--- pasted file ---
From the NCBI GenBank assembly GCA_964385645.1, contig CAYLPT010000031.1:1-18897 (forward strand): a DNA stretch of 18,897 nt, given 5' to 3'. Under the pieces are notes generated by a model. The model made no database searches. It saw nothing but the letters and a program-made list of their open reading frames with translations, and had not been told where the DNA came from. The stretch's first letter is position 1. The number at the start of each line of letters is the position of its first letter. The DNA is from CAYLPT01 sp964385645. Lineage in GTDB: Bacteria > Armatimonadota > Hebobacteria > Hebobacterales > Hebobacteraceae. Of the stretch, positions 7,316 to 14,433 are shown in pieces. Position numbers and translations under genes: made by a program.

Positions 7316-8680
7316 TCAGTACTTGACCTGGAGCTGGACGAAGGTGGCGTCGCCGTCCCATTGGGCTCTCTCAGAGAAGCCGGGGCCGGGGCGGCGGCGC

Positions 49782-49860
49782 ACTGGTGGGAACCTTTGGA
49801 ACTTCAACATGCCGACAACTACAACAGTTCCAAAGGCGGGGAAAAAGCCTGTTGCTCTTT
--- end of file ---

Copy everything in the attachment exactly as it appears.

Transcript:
From the NCBI GenBank assembly GCA_964385645.1, contig CAYLPT010000031.1:1-18897 (forward strand): a DNA stretch of 18,897 nt, given 5' to 3'. Under the pieces are notes generated by a model. The model made no database searches. It saw nothing but the letters and a program-made list of their open reading frames with translations, and had not been told where the DNA came from. The stretch's first letter is position 1. The number at the start of each line of letters is the position of its first letter. The DNA is from CAYLPT01 sp964385645. Lineage in GTDB: Bacteria > Armatimonadota > Hebobacteria > Hebobacterales > Hebobacteraceae. Of the stretch, positions 7,316 to 14,433 are shown in pieces. Position numbers and translations under genes: made by a program.

Positions 7316-8680
7316 TCAGTACTTGACCTGGAGCTGGACGAAGGTGGCGTCGCCGTCCCATTGGGCTCTCTCAGAGAAGCCGGGGCCGGGGCGGCGGCGC

Positions 49782-49860
49782 ACTGGTGGGAACCTTTGGA
49801 ACTTCAACATGCCGACAACTACAACAGTTCCAAAGGCGGGGAAAAAGCCTGTTGCTCTTT